This thesis examines the effect of air-side fouling on the energy consumption of constant air volume (CAV) heating, ventilating, and air conditioning (HVAC) systems in residential and small commercial buildings. There is a particular focus on evaluating the potential energy savings that may result from the remediation of such fouling from coils, filters, and other air system components.
A computer model was constructed to simulate the behavior of a building and its duct system under various levels of fouling. The model was verified through laboratory and field testing and then used to run parametric simulations to examine the range of energy impacts for various climates and duct system characteristics. A sensitivity analysis was conducted to determine the impact of parameters like duct insulation, duct leakage, duct location, and duct design on savings potential.
Duct system pressures, temperatures, and energy consumption for two houses were monitored for one month. The houses' duct systems, which were both in conditioned space, were given a full cleaning, and were then monitored for another month. The flow rates at the houses improved by 10% and 6%. The improvements were primarily due to installing a new filter, as both houses had only light coil fouling. The results indicate that there was negligible change in heating energy efficiency due to the system cleaning.
The parametric simulation results are in agreement with the field experiment: for systems in all eight climates, with flowrates degraded by 20% or less, if ducts are located within the thermal zone, HVAC source energy savings from cleaning are negligible or even slightly negative. However, if ducts are outside the thermal zone, savings are in the 1 to 5% range. For systems with flowrates degraded by 40%, if ducts are within the thermal zone, savings from cleaning occurs only for air conditioning energy, up to 8% in climates like Miami, FL. If ducts are outside the thermal zone, savings occurs with both heating and cooling energy, and ranges from 7% in Los Angeles, CA to 13% in Fairbanks, AK. These results assume a leaky and uninsulated duct system. The potential for savings from cleaning decreases if duct insulation is in place or sealing has been performed. The potential for energy savings is directly related to the distribution system's thermal efficiency, with air conditioner performance also playing a minor role.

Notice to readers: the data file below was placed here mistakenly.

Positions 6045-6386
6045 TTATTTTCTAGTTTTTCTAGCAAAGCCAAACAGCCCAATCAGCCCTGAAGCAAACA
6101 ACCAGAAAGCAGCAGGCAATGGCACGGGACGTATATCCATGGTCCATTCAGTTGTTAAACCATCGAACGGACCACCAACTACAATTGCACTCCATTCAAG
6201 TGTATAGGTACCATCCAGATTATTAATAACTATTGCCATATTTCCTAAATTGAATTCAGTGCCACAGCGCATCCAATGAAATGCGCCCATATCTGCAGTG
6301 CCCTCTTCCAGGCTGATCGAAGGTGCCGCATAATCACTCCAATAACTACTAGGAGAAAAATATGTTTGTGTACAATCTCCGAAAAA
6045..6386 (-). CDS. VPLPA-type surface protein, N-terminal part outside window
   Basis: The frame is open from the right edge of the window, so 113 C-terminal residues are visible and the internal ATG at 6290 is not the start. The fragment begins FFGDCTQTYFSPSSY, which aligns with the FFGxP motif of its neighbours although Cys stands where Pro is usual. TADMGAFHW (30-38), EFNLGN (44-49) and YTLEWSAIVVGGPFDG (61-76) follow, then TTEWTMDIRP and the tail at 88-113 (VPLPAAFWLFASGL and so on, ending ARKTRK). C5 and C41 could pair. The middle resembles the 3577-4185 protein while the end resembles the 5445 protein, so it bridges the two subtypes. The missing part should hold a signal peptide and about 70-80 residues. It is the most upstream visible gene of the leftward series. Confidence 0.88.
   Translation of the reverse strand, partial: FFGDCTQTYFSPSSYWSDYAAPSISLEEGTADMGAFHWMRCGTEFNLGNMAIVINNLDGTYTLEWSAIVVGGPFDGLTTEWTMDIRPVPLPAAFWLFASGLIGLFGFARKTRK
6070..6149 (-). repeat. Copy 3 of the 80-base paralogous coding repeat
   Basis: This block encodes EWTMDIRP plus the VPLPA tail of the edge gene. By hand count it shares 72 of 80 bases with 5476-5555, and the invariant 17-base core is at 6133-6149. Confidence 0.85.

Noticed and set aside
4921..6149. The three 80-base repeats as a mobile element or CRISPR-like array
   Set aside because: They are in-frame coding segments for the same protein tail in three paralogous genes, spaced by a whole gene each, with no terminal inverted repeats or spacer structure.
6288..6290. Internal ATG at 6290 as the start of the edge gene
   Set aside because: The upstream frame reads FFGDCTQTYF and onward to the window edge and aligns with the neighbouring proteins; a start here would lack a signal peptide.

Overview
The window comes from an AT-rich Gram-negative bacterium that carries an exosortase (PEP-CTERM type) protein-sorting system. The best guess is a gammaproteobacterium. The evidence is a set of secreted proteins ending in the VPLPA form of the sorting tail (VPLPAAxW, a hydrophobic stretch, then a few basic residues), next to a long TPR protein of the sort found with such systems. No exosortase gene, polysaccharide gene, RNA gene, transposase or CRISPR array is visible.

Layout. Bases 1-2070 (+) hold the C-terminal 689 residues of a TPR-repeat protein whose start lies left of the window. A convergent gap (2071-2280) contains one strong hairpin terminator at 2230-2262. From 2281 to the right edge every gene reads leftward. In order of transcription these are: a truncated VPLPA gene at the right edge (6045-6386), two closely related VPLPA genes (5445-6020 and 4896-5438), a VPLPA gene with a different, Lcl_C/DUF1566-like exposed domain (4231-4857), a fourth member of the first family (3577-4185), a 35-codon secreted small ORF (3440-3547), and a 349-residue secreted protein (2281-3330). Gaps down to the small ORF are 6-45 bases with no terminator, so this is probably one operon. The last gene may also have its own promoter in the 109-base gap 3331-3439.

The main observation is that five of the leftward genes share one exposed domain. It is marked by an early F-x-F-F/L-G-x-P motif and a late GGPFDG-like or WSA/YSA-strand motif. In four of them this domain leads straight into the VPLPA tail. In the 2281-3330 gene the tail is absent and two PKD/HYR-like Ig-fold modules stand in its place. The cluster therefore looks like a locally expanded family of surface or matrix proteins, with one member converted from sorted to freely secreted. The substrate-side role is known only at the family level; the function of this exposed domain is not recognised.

Results for small commercial buildings with constant air volume HVAC systems and leaky and uninsulated duct systems span a wider range: from -12% in Miami, FL to 30% in Minneapolis, MN. However, for improved ducts or ducts in the conditioned space, small commercial HVAC source energy savings is always negative (down to -17%) for flowrates degradation in the 0–40% range.
The sensitivity of these results to duct characteristics (location, leakage, and insulation) and the after-cleaning flowrate, as it varies from an ideal flowrate, was also evaluated. Energy savings can reach up to 80% for some scenarios where clean airflow is severely restricted down to 20% of ideal by poor duct layout or other obstructions not removable by cleaning.
In addition, a simplified spreadsheet tool was developed for technicians to use in the field to estimate potential savings resulting from a system cleaning. Measuring the temperature rise across the furnace was found to give less uncertainty than measuring the pressure rise and assuming a fan curve. Despite the uncertainty, the tool can give a general idea of the range of savings possible under various conditions.
|Advisor:||Zhai, Zhiqiang John|
|Commitee:||Brandemuehl, Michael, Krarti, Moncef|
|School:||University of Colorado at Boulder|
|School Location:||United States -- Colorado|
|Source:||MAI 50/02M, Masters Abstracts International|
|Subjects:||Civil engineering, Mechanical engineering, Energy|
|Keywords:||Coil fouling, Duct cleaning, Energy efficiency, Furnace filter, HVAC, Pressure drop|
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